The coding questions are usually around data structures and algorithms, but they may also include some domain knowledge elements depending on the role.

Onsite interview: During the onsite interview, you’ll come to the Pinterest office to participate in (usually) five interviews spread across the following interview types:

  • Data Structures / Algorithms
  • Architecture / Systems Design
  • Domain Specific
  • Lunch Interview / Hiring Manager / Values

You can find out more about each one below.

Types of interviews

Data Structures / Algorithms

You’ll be asked to solve a general programming question involving real-world data structures and algorithms you may use to solve problems in your day-to-day work. You won’t be asked to solve a question using seldom used methods like dynamic programming, and you’ll be encouraged to use whichever programming language(s) you’re most comfortable with. Normally, the question asked has several potential solutions, ranging from a naive, brute force approach to more optimal, elegant approaches. It tends to be one question, but you may be asked other questions if time allows. The goal is to test your practical skills used in everyday programming.


Practice — Brush up on your CS fundamentals, data structures, and algorithms, and make sure you’ve practiced in your preferred programming language(s).

Resources — There are many resources online to help you practice. For example, you might check out sites like CareerCup, various online courses and apps, and books like Cracking the Coding Interview. Use these to build intuitive pattern recognition as you see more and more samples of the underlying subproblems and the algorithms and approaches commonly used to solve them. The goal is to use those building blocks to compose solutions to the more complex, unique problems you may see in your interview.

Naturally, if you encounter a problem you’ve already seen, you should point that out during the interview. For example, you might say something like, “I saw this problem last month, and I know it can be solved by x, y, or z methods. Do you want me to proceed with either of these methods?” Don’t be surprised if your interviewer still decides to have you work the problem.

Additional tips:

  • Whiteboard vs. Laptop: Laptops are provided for candidates since that’s the environment that most closely mirrors day-to-day work. However, whiteboarding is an option if that’s where you’re most comfortable. It can be harder to improve and refactor code on the whiteboard compared to an IDE, so you may want to take this into account.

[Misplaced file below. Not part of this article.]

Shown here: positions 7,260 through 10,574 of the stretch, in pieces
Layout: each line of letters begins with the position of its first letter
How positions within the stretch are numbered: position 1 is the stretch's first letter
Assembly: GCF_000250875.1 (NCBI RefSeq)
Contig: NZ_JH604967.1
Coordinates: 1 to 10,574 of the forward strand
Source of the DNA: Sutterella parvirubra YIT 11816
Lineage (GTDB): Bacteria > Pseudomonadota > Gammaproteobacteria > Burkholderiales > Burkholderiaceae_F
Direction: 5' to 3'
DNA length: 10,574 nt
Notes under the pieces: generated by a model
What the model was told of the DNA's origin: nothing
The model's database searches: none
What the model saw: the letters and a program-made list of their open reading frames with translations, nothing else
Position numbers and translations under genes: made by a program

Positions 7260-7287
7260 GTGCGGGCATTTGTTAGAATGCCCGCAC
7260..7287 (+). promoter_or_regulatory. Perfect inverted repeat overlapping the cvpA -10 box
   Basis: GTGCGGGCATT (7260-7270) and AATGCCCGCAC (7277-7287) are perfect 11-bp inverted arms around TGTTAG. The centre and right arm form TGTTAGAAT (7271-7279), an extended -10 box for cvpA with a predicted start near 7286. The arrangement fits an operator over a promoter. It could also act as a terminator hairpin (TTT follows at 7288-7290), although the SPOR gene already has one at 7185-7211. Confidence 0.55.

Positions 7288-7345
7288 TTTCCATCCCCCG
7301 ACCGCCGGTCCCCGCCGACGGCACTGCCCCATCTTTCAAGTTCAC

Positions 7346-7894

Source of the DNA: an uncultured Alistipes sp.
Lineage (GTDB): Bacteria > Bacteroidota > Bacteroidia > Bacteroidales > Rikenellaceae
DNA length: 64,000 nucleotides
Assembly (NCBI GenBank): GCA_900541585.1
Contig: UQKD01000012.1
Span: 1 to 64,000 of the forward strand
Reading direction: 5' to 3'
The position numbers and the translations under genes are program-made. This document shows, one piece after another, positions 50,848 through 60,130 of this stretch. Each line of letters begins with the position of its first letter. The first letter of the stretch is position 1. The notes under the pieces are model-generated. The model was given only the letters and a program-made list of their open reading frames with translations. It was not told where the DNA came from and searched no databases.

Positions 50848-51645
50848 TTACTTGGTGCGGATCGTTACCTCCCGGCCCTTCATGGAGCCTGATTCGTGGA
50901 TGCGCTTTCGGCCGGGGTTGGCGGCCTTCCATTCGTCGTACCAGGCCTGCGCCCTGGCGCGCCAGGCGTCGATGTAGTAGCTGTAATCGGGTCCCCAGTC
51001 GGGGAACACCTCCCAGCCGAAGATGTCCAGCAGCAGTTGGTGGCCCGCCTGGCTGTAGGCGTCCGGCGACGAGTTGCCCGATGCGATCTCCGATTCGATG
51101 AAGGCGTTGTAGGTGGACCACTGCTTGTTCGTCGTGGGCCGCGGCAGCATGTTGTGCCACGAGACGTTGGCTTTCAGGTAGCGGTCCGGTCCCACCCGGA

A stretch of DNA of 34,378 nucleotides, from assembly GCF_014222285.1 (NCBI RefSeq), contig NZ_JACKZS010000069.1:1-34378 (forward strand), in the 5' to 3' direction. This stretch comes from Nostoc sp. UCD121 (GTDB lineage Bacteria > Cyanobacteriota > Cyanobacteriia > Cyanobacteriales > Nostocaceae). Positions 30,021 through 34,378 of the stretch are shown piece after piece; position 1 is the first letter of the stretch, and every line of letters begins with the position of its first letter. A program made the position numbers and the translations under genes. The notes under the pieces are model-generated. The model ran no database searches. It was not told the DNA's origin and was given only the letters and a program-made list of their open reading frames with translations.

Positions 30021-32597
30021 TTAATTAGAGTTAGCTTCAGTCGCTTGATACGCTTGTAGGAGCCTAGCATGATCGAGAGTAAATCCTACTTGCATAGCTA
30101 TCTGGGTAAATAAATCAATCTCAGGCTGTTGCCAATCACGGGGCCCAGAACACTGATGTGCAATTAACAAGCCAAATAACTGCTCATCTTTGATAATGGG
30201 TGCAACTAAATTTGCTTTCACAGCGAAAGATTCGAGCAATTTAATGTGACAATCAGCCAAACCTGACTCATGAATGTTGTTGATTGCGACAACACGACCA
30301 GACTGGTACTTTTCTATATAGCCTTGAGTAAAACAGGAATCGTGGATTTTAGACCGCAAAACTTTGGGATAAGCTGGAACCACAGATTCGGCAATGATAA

• Real code: Even though it’s okay if you prefer to start by wireframing your solution using pseudocode, you’re expected to be able to write your final solution in code that would actually run. Communicating your plan is important, and pseudocode is one way to do this. But talking through your plan or making a diagram may be faster for this purpose.
  • Your programming language: We highly encourage you to use the programming language you feel most comfortable with. Most candidates tend to pick languages like Python, Java, JavaScript, Ruby, C/C++, or C#. However, it’s completely acceptable if you prefer using less common languages; just keep in mind that it may take a bit more time to explain your solution to your interviewer if they are not very familiar with your chosen language.
  • Validation: Remember to validate your inputs and to ask the interviewer for their constraints or characteristics. Ideally your solution should fail gracefully when invalid inputs are provided, or at the very least it should not yield incorrect results.
  • Testing: Remember to ask the interviewer whether you should add tests for your solution and describe or implement the tests based on their answer. Regardless of whether you write explicit tests or describe them out loud, you should make sure your solution works as planned and is able to work across the possible inputs.
  • Think through the problem first: Don’t jump into solving the problem. First, spend some time thinking through the problem end to end while being cognizant of the time you have. Only after you’ve thought through the problem and clarified your approach with your interviewer should you start coding. However, if you do decide later on to change your approach, that’s ok. It’s incredibly important to remain open to new information and adjust your path accordingly. Here are a few questions to ask yourself:

— Do I fully understand the problem, its constraints, input and expected output?

— Do I know how much time I have available?

— Based on the above, what are some possible ways to solve the problem? Which one do I prefer and why? What are the tradeoffs between them?

  • Break problems into smaller ones: Be sure to break big problems into smaller ones that can be composed to solve the bigger one. If you have solved any of the smaller problems before (most likely you have), think about the difference between them and the bigger problem. Can you modify them or compose them to solve the bigger one?